Do – prepare and brief your relatives
Your rellies may really want to help but they just may not know how. Brief them by phone or email and make sure they know what are ideal gifts, what not to buy, are there any activities that might cause a meltdown for your child, if there are any diet restrictions or anything else they should look out for.
Do – prepare your child
Create a storyboard or visual schedule in a way that works for your child. Work through this in the month beforehand, so when the day arrives, they will know exactly what is going to happen. Let them know that days may be different to how they are usually, especially if you’re staying at a family or friend’s place. If you’re away, take some items that your child is familiar with like a DVD, special pillow or toy so that they have some home comforts if they’re feeling out of sorts.
Don’t – worry about expensive gifts for your child
The best gift doesn’t need to be the latest must-have toy with all the bells and whistles that will most likely be forgotten by the time Boxing Day is over. Think about your child and what they love; for some it might be a plastic container with ping pong balls inside, a sensory chew necklace or a plain old box wrapped up. Get creative and give them something they’ll treasure.
Don’t – try too hard!
The tree doesn’t have to be Pinterest perfect, the presents don’t need to be wrapped with beautiful creative bows and the day doesn’t have to run with military precision. For most people, Christmas isabout bringing family together to rejoice and enjoy the day. Relax and let the day unfold naturally – if little things do go wrong, just roll with it, remember flawed is good and so much more fun!
Do – get creative with shopping
Let’s be honest – does anyone enjoy shopping with their kids? The Christmas period is not the time to put on a brave face and tough it out – that’s why online shopping was invented. If you can’t face the delivery costs or unknown delivery times then consider if you can leave your child with someone or if you have no option but to take your child with you then perhaps try to shop in short sharp bursts rather than a three hour trek around the mall that is sure to end in tears (everyone’s!).
Don’t – stress about what your child eats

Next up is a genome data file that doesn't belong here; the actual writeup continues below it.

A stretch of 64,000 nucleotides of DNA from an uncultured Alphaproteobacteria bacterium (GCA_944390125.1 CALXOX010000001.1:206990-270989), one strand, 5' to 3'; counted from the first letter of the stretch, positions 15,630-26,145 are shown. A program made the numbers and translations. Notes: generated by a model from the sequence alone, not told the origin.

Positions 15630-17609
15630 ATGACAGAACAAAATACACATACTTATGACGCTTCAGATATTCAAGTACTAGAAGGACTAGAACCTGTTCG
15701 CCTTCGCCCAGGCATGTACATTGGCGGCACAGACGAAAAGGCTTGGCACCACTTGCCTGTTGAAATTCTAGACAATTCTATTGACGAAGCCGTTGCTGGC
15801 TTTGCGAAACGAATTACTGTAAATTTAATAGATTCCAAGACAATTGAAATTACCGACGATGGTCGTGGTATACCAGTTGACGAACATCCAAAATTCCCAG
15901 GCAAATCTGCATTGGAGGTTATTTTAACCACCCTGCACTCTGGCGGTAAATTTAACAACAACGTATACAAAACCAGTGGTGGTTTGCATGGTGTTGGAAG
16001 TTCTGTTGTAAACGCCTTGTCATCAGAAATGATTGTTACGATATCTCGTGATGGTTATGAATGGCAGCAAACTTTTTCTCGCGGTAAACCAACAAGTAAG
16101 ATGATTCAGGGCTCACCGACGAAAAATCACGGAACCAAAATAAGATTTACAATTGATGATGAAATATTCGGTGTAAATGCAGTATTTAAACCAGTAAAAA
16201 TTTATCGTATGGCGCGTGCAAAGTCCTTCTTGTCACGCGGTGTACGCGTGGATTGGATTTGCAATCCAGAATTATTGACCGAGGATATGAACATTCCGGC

Obviously if your child is on a special diet then this doesn’t apply but otherwise don’t get too stressed out if your child won’t eat the full spread in front of them. Christmas day is not the time to be fighting food battles or worrying about nutrition. If you’re at home, let them have some familiar foods on their plate and perhaps take a few things with you if you’re visiting. Fidget toys or a book or two may help them sit at the table while you eat or if your child is able, having them be a helper (lay the table, handing out bonbons) may help them to be engaged with the meal time proceedings.
Do – get some help
Whether it’s in the run up to the big day or Christmas day itself you don’t have to do everything yourself – reach out to family and friends if you can. Over the holidays people are often especially eager to come to your aid – they just need to know what they can do, even if it’s as simple as keeping a sibling entertained or your champagne glass topped up!
If you have NDIS funds perhaps you can schedule some extra support worker time over the holiday period? Your child can get some fun time out in the community while you tackle your to-do list.
Don’t – be afraid to say no
If your child is struggling and you know that an event will be a step too far, do what is right for you and your family, not what you think is the best for others. People who really care about you won’t be offended. Take a look at the seasonal schedule and work out which events and activities work best for your family – try to save some space for down time and regulation. Do what makes your child happy and make some memories that they’ll cherish forever.
Do – find some time for you
Whether it’s a glass (or two) of wine, some leftover pavlova or simply cuddling up with a festive film when the rellies have gone and the kids are in bed – make sure you take some time for yourself on Christmas Day. Ignore the mess – it’ll be there tomorrow.
Don’t – forget to count your blessings
It’s too easy to get caught up in the whirlwind of the Christmas season so make sure you take some time to look around and take stock of everything you have around you. When all the presents have been opened remember that our children are our greatest gifts. Life is never perfect and that’s what makes it beautiful.